I'm suggesting that we all take the effort to have valid (i.e. not too old) calibration standards for our instruments to make sure that the numbers we read off of them are at least of a known quality, i.e. they are within a known precision and accuracy. I'm an analytical chemist, and no number I produce is worth anything if I can't demonstrate that the quality of my data is known.
I can agree with many of the things you are writing but not with the issue of how the step wedge should be measured. But I have made my point several times so there is no reason going there again. Briefly, to simply my answer to the original question here is what I would recommend.
1. The exposures of the test film through the step wedge should be made with the color of light in which one intends to use the film. In my case I expose all of my film in daylight so I test film with a tungsten light but with an 80A filter to convert to daylight. If you shoot indoors mostly you would not need the 80A filter. In practice it won't make a lot of difference whether you adjust the light or not because panchromatic film is sensitive to Red, Green and Blue light, as well as ultraviolet light.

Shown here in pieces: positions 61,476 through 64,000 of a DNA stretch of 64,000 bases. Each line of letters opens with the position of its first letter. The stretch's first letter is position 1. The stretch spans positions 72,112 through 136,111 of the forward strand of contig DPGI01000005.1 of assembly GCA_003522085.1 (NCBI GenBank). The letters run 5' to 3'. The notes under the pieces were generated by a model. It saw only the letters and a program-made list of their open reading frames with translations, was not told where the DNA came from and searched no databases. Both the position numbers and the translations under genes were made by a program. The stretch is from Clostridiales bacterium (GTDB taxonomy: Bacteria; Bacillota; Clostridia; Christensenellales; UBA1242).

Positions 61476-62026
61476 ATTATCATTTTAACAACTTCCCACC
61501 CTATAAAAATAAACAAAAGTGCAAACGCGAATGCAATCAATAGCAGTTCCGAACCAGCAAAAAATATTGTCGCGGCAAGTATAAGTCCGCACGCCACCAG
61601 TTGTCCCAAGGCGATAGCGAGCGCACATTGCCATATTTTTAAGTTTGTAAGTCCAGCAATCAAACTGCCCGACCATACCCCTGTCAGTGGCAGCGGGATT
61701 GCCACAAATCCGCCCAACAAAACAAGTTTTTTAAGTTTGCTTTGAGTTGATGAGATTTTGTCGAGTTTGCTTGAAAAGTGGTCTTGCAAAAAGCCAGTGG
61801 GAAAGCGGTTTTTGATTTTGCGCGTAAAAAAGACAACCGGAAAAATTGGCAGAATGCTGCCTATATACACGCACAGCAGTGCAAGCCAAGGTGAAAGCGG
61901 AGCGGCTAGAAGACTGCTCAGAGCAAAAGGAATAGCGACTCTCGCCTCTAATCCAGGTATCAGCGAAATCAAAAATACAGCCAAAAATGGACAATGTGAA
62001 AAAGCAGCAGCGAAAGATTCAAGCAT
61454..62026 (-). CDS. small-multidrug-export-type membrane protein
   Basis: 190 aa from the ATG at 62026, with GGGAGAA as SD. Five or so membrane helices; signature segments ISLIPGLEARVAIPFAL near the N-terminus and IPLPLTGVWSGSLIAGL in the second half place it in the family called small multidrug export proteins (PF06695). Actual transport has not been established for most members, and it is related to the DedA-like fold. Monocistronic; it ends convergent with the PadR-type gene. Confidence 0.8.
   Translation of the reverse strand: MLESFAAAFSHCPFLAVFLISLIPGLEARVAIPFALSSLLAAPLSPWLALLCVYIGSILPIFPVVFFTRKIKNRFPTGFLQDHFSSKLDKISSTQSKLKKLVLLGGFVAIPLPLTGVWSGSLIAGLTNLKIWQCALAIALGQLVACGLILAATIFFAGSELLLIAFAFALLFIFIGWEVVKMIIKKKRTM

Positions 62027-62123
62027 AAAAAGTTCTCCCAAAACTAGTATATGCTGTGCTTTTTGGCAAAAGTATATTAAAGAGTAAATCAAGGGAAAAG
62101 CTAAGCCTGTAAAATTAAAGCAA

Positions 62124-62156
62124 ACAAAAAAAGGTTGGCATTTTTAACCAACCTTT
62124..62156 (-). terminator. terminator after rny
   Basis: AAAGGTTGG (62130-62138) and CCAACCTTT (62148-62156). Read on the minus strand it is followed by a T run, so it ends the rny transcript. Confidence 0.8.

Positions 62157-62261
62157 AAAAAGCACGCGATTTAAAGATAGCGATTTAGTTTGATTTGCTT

2. Test the step wedge in Visual, Blue and UV mode and take the readings. If they all match, as one would expect they would, no problem. If they do not match you should use the density values that match the Mode that you will use to measure the test strips. This would be Blue for silver graded papers and UV for alternative processes that require UV light.
3. Next, you measure the test strip densities, Blue for graded sliver papers, UV for alternative processes, enter them and plot the curves.
I am sure we agree on #1 and #2, and though we appear to disagree on #2, the difference should not be great and as Phil Davis said, the main thing is to be consistent.
As for the calibration of my densitometers, I have manufacturer calibration step wedges for both the Gretage D-200 and the X-Rite 810, and I calibrate frequently. I calibrated again just a few days ago when the present discussion began because I wanted to make sure that the readings were accurate.